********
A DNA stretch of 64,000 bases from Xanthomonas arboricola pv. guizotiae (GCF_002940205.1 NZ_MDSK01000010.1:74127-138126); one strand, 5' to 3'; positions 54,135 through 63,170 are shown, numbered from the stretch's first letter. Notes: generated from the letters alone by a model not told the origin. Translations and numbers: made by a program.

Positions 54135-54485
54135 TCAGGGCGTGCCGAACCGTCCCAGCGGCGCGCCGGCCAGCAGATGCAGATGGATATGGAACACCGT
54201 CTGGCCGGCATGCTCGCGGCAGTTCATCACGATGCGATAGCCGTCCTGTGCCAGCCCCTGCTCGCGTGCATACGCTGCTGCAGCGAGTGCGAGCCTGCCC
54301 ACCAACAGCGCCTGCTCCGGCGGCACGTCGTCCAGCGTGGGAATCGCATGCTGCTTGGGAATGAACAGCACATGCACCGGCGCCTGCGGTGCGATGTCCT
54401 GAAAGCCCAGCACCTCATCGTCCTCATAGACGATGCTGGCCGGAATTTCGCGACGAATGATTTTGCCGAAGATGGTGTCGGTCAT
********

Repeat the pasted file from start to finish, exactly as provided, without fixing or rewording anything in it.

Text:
A DNA stretch of 64,000 bases from Xanthomonas arboricola pv. guizotiae (GCF_002940205.1 NZ_MDSK01000010.1:74127-138126); one strand, 5' to 3'; positions 54,135 through 63,170 are shown, numbered from the stretch's first letter. Notes: generated from the letters alone by a model not told the origin. Translations and numbers: made by a program.

Positions 54135-54485
54135 TCAGGGCGTGCCGAACCGTCCCAGCGGCGCGCCGGCCAGCAGATGCAGATGGATATGGAACACCGT
54201 CTGGCCGGCATGCTCGCGGCAGTTCATCACGATGCGATAGCCGTCCTGTGCCAGCCCCTGCTCGCGTGCATACGCTGCTGCAGCGAGTGCGAGCCTGCCC
54301 ACCAACAGCGCCTGCTCCGGCGGCACGTCGTCCAGCGTGGGAATCGCATGCTGCTTGGGAATGAACAGCACATGCACCGGCGCCTGCGGTGCGATGTCCT
54401 GAAAGCCCAGCACCTCATCGTCCTCATAGACGATGCTGGCCGGAATTTCGCGACGAATGATTTTGCCGAAGATGGTGTCGGTCAT